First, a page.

Should I Open a Savings Account for My Kids?
Before opening a savings account, think about why you and your child are saving money. Here are some common reasons
- Pay for future education expenses
- Help your child manage the money they make from their job
- Give your child a lump sum of money when they graduate from high school
Your reason for saving the money will help you decide where to save the money. There are three main options that may be a good fit for you
529 College Savings Account
If you’re saving money for educational expenses, consider an education savings account, like a 529 plan. A 529 is a savings account specifically for educational expenses. You can invest the money you put into a 529 plan. If you use the money for a qualified educational cost, then all of the money is typically tax-free. Depending on the state you live in, the amount you put into the 529 plan may be state tax-deductible. You also maintain control over the account.
Benefits of a 529 Account
- The money gets special tax treatment by the IRS
- 529 plans owned by custodial parents generally don’t heavily impact your child’s financial aid eligibility
Downsides of a 529 Account
- You are limited to using the funds for education-related expenses
- You are limited in what you can invest inside a 529 plan
If you want the flexibility to use the money for anything, then a savings account may be a better fit.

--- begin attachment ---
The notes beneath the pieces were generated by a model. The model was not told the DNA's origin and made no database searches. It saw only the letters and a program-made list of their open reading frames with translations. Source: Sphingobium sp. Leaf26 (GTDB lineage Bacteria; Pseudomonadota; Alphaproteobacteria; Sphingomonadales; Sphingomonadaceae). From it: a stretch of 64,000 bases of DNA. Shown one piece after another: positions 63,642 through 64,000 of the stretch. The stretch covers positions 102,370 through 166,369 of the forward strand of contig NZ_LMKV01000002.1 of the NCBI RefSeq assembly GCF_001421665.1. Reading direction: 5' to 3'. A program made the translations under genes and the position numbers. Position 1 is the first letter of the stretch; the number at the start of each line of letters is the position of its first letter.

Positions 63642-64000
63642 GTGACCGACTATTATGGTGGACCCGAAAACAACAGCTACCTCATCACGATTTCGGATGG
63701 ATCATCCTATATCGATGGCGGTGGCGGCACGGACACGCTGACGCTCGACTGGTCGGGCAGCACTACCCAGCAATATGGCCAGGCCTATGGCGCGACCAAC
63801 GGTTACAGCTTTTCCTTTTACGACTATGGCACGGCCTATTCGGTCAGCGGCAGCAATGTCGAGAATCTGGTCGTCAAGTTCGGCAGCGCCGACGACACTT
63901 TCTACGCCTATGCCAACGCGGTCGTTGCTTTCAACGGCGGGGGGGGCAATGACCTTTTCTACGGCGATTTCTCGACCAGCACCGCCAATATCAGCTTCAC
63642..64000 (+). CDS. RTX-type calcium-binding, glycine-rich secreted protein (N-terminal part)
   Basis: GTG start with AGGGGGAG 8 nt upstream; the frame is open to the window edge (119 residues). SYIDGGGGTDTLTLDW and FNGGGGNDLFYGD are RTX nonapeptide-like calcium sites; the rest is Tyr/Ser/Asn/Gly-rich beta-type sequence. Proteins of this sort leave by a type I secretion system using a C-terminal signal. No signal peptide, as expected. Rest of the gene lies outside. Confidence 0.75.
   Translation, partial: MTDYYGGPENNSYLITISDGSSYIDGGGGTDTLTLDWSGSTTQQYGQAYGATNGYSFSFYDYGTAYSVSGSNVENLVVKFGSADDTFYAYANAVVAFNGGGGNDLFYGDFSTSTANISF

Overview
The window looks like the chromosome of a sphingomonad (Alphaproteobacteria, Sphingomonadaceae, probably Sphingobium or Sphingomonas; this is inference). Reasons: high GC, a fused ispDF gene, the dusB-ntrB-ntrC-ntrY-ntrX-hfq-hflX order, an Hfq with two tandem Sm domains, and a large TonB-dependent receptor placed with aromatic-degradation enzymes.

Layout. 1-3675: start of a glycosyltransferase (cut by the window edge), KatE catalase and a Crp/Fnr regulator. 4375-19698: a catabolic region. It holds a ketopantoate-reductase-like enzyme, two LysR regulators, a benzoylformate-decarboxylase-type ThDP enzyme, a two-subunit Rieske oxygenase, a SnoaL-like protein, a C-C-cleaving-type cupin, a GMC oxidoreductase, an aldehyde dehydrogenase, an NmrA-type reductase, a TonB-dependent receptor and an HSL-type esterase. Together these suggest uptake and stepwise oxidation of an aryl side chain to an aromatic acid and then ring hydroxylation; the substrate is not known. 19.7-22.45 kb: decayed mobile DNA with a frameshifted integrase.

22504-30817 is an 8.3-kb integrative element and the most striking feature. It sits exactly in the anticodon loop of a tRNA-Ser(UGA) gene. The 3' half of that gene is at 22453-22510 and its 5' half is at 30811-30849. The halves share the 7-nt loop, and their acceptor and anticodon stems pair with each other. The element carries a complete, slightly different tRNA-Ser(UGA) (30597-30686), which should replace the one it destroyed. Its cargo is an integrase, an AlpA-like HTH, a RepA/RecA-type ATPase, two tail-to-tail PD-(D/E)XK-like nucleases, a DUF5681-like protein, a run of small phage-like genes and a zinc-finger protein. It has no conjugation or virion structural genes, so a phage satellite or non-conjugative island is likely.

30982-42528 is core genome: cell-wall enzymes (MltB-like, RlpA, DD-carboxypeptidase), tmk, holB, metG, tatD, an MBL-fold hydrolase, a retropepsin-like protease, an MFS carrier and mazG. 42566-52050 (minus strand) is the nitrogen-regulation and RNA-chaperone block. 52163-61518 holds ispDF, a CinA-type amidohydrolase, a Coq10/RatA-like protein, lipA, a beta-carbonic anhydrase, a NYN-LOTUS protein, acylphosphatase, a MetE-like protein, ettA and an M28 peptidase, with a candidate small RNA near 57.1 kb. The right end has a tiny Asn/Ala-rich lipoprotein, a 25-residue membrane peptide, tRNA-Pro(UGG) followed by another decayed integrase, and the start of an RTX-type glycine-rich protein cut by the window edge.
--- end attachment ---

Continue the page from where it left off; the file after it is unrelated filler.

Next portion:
Joint Bank Account with Your Child
These accounts typically require you to open the account with your kids. Both you and your child will own the account. This option gives you the ability to manage the account until your child is mature enough to handle the account alone. Your child can use the funds in the account generally at any time for any reason. A joint account may be an option for a parent with a working child who wants to both save and spend the money in the account.
Benefits of a Joint Bank Account
- Joint ownership so you can manage the account
- The child has access to the account
Downsides of a Joint Bank Account
- You’re responsible for what your child does in the account
- Possible financial aid eligibility impact
UTMA/UGMA Custodial Accounts
The Uniform Transfers To Minors Act (UTMA) allows you to put more assets into the account, like real estate. The Uniform Gifts to Minors Act (UGMA) limits what you can put into the account to mostly cash and investments like stocks and bonds. The account is managed by an adult on behalf of a minor. The minor doesn’t have access to the account until they are an adult. UTMA/UGMA may be a consideration if you want to save (or invest) money to give to your child once they are an adult.
Benefits of a UTMA/UGMA Custodial Account
- Lots of investment options
- Can use the money for any purpose
Downsides of a UTMA/UGMA Custodial Account
- At a certain age (can vary by state), the money belongs to the child
- Possible financial aid impact
To recap, before opening an account to save money for your child, decide the purpose of the savings. The purpose of the savings will help you decide what option is best for you and your child.